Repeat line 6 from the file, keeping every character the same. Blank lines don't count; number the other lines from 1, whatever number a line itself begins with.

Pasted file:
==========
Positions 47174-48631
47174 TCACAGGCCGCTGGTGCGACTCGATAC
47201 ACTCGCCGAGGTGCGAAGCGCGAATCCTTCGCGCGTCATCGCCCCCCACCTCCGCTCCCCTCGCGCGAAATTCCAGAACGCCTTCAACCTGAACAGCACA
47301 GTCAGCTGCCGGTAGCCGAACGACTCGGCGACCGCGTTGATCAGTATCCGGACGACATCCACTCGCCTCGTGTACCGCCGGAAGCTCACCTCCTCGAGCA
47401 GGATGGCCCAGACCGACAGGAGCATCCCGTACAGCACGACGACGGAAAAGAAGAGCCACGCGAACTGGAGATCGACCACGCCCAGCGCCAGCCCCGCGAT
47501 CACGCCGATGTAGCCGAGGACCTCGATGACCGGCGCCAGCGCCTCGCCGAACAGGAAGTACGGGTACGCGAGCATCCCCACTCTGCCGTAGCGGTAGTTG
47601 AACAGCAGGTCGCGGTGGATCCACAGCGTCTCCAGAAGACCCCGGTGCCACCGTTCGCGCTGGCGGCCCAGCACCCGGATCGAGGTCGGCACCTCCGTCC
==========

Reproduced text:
47501 CACGCCGATGTAGCCGAGGACCTCGATGACCGGCGCCAGCGCCTCGCCGAACAGGAAGTACGGGTACGCGAGCATCCCCACTCTGCCGTAGCGGTAGTTG